One of the most creative bits of problem solving I’ve ever heard of came during Hurrican Katrina. In the French Quarter, Addie Hall and Zackery Bowen found an unusual way to make sure that police officers regularly patrolled their house. Ms. Hall, 28, a bartender, flashed her breasts at the police vehicles that passed by, ensuring a regular flow of traffic (from the New York Times).
I’m a fan of New Orleans. And let’s face it, if you had gone through the hell of hurricane Katrina, would you be able to draw on years of experience at Mardi Gras to get the police attention you needed? Ms. Hall, like so many residents of the Big Easy, has the most creative problem solving skills I’ve ever seen.
Ms. Hall also reminds us that there are the ways that things are supposed to get done and the ways that they actually get done. I’m not suggesting that flashing is a career enhancing move for most of us. But there are times at work, and in life, where creativity and bold action are not only called for, they’re a requirement.
This reminds me of a story that I heard as a graduate business student. Our professor told us that he wanted to talk to people who actually implemented programs in corporations. So he arranged a meeting with no consultants, authors or other hangers on. He only allowed corporate doers in the room. He asked them to tell success stories and he marveled at how the techniques for getting things done in the real world had little resemblance to what was being taught in MBA programs.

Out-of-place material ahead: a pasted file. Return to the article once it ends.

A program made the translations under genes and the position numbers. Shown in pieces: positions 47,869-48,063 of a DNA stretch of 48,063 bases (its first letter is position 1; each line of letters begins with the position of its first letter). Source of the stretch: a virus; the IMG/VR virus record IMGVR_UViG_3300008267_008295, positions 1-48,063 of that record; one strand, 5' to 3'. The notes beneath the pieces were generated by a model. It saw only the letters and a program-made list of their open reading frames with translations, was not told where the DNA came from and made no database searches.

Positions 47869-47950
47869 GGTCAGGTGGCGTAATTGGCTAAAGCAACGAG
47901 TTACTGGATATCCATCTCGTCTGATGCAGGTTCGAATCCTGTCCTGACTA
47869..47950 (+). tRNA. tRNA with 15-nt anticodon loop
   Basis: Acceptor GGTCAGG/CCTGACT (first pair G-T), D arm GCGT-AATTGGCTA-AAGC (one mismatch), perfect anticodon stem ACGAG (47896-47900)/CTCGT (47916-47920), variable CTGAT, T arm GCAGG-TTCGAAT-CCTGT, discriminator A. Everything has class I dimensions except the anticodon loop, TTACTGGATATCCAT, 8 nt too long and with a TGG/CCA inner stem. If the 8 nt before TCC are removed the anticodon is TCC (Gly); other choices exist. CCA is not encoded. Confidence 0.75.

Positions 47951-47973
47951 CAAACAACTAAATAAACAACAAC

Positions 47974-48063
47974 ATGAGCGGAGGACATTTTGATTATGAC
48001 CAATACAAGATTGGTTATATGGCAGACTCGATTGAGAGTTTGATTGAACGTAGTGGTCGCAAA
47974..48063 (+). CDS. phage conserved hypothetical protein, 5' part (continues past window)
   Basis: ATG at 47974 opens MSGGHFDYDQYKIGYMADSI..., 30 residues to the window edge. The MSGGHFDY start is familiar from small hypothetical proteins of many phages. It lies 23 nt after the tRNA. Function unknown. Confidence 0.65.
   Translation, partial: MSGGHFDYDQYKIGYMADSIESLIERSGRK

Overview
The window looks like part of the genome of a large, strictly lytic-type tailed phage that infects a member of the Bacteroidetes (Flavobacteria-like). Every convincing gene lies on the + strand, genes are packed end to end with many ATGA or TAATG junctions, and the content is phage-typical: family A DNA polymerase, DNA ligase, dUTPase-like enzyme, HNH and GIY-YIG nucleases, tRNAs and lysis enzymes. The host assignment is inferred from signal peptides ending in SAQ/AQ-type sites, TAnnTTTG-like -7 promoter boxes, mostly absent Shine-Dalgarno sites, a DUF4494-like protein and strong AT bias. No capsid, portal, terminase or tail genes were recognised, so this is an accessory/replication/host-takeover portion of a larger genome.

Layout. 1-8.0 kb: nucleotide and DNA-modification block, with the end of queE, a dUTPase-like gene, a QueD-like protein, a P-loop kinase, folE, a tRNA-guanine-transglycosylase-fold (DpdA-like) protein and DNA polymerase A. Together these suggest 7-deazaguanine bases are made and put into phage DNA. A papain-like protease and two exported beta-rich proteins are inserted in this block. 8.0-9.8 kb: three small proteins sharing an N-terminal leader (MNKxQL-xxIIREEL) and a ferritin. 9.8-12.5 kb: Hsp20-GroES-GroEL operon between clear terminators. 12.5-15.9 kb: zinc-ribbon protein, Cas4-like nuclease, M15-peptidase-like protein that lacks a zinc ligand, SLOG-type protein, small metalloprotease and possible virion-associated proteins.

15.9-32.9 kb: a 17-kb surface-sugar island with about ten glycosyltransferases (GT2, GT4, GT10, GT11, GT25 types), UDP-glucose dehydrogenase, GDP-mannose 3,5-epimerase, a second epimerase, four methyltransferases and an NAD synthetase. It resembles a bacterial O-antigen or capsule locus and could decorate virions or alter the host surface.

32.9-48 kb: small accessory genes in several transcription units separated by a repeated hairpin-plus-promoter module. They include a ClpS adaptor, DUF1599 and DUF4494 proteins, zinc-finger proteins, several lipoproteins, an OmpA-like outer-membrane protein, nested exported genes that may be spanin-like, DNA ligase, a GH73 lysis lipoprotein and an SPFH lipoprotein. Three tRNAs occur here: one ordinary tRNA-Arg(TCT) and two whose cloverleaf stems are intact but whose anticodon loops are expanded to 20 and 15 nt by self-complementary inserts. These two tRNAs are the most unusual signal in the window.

For example, there was the change agent who tried to get his program implemented for years with no success. He’d long since given up. Then one day he was having lunch with his friend, the company speechwriter. The topic of his failed program came up. He told the sad story of defeat after defeat on the corporate battlefield. Cut to the CEO two weeks later announcing his latest initiative, the change agent’s program. One conversation with the speechwriter breathed more life into his program than years of banging his head against the corporate hierarchy.
For every rule of how things should get done in organizations there are often at least two exceptions. That’s why it’s so important to get to know the network of doers in your organization. They’re in there, but chances are that they’re operating beneath the radar. So you’re going to have to go looking for them. Once you get their confidence, they’ll have many stories that will both surprise you and teach you new ways to get from point A to point B within your organization.
About the Author: Bob Rosner is a best-selling author and award-winning journalist. For free job and work advice, check out the award-winning workplace911.com. If you have a question for Bob, contact him via firstname.lastname@example.org.